# Fractions for division?

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Ok. Optimisation for software division using fractions and lut's is the name of the game. Basically, i've got two 32 bit numbers, and i would like to use fractions to find out the results of the division. I've thought of
a * 2^0 + b * 2^1 + c * 2^2
---------------------------
d * 2^0 + e * 2^1 + f * 2^2

As a 3 bit egsample. Now, my problem, is how would i use this to work out the division? From, Nice coder

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Easy. For your 3-bit example, you just create a lookup table with 26 3-bit entries. The index would be (in binary) abcdef.

For 32-bit division, it is just as easy. You just create a lookup table with 264 32-bit entries (only 64 exabytes of memory needed).

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Ok. I'm willing to have a 32^2 element lut.

Maybe a bit more.

But not over a few mb.

And an eb. NO way....

From,
Nice coder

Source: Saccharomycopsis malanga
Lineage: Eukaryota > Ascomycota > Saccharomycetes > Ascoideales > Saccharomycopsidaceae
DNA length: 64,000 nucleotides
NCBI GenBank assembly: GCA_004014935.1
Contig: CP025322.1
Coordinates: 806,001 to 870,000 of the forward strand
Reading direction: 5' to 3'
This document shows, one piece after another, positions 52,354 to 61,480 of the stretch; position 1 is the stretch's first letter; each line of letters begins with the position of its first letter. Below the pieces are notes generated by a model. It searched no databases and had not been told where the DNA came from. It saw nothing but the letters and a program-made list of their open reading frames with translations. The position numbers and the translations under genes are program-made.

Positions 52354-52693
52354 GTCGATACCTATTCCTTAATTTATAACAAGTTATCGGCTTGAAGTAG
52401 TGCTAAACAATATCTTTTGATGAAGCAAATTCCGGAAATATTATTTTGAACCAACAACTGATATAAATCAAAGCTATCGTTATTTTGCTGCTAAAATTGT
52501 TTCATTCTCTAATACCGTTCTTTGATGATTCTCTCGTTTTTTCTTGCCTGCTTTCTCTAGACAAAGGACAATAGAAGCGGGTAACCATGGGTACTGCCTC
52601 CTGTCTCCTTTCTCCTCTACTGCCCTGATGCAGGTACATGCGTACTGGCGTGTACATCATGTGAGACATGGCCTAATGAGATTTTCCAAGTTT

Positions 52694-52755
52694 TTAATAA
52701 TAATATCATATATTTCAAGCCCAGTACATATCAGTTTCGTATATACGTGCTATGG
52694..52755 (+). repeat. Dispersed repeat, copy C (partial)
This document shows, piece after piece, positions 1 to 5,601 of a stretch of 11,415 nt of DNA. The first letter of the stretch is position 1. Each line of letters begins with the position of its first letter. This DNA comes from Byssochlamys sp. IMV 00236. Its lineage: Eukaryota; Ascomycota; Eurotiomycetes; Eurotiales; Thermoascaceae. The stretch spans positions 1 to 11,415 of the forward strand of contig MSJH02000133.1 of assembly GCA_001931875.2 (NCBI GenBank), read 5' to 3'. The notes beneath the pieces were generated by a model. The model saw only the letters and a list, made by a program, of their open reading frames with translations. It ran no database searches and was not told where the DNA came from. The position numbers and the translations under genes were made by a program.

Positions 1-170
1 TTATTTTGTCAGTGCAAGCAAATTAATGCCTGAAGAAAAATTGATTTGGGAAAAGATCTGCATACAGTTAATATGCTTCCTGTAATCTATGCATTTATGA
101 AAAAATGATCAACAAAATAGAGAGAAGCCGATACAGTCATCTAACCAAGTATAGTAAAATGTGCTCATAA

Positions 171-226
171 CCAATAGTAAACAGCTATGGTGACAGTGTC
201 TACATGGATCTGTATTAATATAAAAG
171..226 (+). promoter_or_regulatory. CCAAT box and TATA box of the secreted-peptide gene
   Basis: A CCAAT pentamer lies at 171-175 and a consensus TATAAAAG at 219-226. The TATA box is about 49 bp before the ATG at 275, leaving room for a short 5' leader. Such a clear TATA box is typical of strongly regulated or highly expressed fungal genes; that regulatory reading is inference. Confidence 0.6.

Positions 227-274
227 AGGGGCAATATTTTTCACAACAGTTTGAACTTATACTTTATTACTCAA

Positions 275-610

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If x and y are bytes,

x/y is more or less equal to (x * ((1<<24)/y)>>24

and you can store (1<<24)/y in a lookup table with 256 entries.

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Seems to me a cheap way to perform division on processors with multiplication but not division support is to first generate a good first guess interval (upper bound and lower bound) and then binary search the interval.

Worst case for 32-bit division would be 32 passes in the binary search but a good first guess interval table should get that down to 8 or fewer.

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Quote:
 Original post by ToohrVykIf x and y are bytes,x/y is more or less equal to (x * ((1<<24)/y)>>24and you can store (1<<24)/y in a lookup table with 256 entries.

x & y are 32 bit numbers.

This makes it a little impractical.

From,
Nice coder

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Quote:
 Original post by Anonymous PosterSeems to me a cheap way to perform division on processors with multiplication but not division support is to first generate a good first guess interval (upper bound and lower bound) and then binary search the interval. Worst case for 32-bit division would be 32 passes in the binary search but a good first guess interval table should get that down to 8 or fewer.

Yes. I know. I was just thinking for an alternitive to the bsearch.

From,
Nice coder

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